Arthrogryposis is a general or descriptive term for the development of nonprogressive contractures affecting one or more areas of the body. A contracture is a condition in which a joint becomes permanently fixed in a bent (flexed) or straightened (extended) position, completely or partially restricting the movement of the affected joint. When congenital contractures occur only in one body area, it is not referred to as arthrogryposis but rather an isolated congenital contracture. The most common form of an isolated congenital contracture is clubfoot. When arthrogryposis affects two or more different areas of the body, it is referred to as arthrogryposis multiplex congenita (AMC). The most common form of AMC is amyoplasia. Arthrogryposis and arthrogryposis multiplex congenita are sometimes used interchangeably.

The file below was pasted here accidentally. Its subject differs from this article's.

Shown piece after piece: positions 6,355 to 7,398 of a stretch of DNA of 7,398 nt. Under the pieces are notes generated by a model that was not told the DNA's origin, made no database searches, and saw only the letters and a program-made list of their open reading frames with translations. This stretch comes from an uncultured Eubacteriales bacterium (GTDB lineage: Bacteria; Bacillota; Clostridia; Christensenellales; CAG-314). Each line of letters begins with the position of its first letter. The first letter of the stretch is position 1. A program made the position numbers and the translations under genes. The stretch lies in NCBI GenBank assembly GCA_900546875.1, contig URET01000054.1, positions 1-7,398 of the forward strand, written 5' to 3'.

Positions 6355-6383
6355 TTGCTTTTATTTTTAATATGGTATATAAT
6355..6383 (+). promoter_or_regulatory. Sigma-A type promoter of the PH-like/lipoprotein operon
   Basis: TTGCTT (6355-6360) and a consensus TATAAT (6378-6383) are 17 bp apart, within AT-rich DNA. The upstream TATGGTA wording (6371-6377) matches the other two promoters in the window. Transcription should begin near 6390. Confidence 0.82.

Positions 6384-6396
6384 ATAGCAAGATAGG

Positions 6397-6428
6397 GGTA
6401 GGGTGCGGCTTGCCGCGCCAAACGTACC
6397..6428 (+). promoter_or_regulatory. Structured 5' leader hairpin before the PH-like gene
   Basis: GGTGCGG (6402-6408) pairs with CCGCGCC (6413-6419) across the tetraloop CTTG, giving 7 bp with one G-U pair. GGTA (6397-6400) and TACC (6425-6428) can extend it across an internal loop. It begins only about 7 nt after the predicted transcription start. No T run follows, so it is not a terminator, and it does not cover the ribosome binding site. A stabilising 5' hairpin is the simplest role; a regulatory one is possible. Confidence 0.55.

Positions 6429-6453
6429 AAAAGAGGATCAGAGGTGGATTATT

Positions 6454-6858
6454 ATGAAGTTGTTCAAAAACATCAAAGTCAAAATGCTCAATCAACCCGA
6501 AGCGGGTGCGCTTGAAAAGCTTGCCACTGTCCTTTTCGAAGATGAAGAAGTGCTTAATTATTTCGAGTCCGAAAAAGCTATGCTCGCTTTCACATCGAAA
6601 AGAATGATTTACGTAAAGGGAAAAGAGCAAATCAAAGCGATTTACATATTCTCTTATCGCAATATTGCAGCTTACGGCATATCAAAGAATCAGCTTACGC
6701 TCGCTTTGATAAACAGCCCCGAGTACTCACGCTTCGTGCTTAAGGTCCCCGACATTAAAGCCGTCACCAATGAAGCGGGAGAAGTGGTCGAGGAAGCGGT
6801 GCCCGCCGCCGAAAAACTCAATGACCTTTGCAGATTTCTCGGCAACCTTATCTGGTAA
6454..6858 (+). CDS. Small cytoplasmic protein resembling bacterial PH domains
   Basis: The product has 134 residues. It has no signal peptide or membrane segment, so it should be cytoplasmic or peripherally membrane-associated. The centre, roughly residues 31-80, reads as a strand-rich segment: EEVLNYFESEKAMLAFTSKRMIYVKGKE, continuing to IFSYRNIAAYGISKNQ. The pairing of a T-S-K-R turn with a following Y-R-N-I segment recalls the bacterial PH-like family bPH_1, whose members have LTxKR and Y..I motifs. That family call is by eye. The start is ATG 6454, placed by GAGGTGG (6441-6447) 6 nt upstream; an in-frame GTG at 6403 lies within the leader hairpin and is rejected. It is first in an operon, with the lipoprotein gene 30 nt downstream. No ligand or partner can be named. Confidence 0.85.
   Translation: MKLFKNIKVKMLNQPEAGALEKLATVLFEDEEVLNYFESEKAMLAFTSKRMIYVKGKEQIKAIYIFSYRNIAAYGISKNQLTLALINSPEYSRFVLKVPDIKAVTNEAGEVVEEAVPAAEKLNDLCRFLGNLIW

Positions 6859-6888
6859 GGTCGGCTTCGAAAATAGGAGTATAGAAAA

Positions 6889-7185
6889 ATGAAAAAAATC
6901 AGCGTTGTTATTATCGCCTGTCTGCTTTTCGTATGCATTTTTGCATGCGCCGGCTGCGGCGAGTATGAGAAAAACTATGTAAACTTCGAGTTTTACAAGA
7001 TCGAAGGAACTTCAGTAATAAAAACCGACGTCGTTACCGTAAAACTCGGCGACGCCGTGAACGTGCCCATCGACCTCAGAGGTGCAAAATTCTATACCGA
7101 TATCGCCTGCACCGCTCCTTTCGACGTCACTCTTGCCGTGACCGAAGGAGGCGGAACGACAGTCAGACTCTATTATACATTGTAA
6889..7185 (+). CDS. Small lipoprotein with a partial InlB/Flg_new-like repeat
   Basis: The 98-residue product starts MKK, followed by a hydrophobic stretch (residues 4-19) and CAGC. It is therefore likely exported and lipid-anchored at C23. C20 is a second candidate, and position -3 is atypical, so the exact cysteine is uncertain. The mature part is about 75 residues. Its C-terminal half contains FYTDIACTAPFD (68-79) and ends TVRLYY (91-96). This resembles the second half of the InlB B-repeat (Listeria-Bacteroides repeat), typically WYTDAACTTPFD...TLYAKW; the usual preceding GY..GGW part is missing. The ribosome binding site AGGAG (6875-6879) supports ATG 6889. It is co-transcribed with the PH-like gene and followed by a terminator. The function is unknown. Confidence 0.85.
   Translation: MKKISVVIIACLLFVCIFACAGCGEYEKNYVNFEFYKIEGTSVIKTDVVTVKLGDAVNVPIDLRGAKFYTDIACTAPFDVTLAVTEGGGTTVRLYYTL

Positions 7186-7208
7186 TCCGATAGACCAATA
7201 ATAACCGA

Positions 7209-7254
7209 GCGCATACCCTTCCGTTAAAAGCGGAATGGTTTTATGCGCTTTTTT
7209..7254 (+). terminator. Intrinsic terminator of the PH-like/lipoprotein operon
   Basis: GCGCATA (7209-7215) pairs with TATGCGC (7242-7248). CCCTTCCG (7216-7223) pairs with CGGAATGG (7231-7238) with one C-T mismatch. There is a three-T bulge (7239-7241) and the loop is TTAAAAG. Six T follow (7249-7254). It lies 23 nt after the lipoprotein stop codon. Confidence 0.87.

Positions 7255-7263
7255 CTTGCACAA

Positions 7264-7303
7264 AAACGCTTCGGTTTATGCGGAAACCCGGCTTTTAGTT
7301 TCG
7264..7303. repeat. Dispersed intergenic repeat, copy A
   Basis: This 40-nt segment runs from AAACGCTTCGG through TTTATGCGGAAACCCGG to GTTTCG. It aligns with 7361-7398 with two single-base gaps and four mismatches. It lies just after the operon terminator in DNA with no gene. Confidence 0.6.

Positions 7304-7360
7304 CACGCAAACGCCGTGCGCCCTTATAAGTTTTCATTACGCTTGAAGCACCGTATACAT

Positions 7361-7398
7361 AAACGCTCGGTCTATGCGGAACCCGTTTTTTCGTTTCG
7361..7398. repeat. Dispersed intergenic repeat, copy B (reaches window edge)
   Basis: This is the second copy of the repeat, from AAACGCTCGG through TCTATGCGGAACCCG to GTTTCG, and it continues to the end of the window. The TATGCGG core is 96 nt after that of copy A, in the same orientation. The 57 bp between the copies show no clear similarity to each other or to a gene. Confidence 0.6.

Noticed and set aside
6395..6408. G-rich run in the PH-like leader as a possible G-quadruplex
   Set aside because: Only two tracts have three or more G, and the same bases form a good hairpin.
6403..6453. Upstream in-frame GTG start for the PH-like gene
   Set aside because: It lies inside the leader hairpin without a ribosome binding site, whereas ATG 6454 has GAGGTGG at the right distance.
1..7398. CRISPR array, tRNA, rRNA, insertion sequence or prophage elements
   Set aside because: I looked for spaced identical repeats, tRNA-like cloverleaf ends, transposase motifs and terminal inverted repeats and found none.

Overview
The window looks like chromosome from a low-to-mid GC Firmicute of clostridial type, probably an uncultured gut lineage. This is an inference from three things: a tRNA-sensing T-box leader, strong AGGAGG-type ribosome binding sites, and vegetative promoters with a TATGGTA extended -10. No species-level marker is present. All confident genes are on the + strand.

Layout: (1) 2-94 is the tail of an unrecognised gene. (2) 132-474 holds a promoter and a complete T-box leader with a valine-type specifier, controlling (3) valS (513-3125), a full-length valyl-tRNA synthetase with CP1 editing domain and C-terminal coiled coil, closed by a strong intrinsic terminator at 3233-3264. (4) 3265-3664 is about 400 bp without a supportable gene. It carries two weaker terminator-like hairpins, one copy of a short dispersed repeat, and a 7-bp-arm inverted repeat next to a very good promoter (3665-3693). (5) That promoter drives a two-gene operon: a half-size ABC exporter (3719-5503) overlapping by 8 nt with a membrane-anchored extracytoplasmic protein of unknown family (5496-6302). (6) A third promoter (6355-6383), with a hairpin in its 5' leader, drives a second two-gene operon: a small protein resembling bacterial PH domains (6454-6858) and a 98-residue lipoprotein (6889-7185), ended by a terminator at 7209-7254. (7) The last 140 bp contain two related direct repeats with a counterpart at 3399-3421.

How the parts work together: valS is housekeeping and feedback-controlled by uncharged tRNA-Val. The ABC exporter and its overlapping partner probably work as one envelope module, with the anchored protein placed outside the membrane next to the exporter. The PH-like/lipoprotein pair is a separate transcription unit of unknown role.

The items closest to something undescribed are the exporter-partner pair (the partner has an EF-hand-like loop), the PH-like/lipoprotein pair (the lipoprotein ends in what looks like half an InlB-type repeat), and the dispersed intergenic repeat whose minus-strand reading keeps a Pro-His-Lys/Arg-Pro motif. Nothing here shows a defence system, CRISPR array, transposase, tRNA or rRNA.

The symptoms of AMC are present at birth (congenital). However, specific symptoms and physical findings can vary greatly in range and severity from one person to another. In most cases, affected infants have contractures of various joints. The joints of the legs and arms are usually affected, the legs are affected more often than the arms. The joints of the shoulders, elbows, knees, wrists, ankles, fingers, toes, and/or hips are also commonly affected. In addition, the jaws and back are also often affected in individuals with AMC. In most cases, AMC occurs randomly, for no apparent reason (sporadic). More than 300 different conditions can cause isolated or multiple contractures and the causes, genetics, specific symptoms, and severity of these disorders vary dramatically.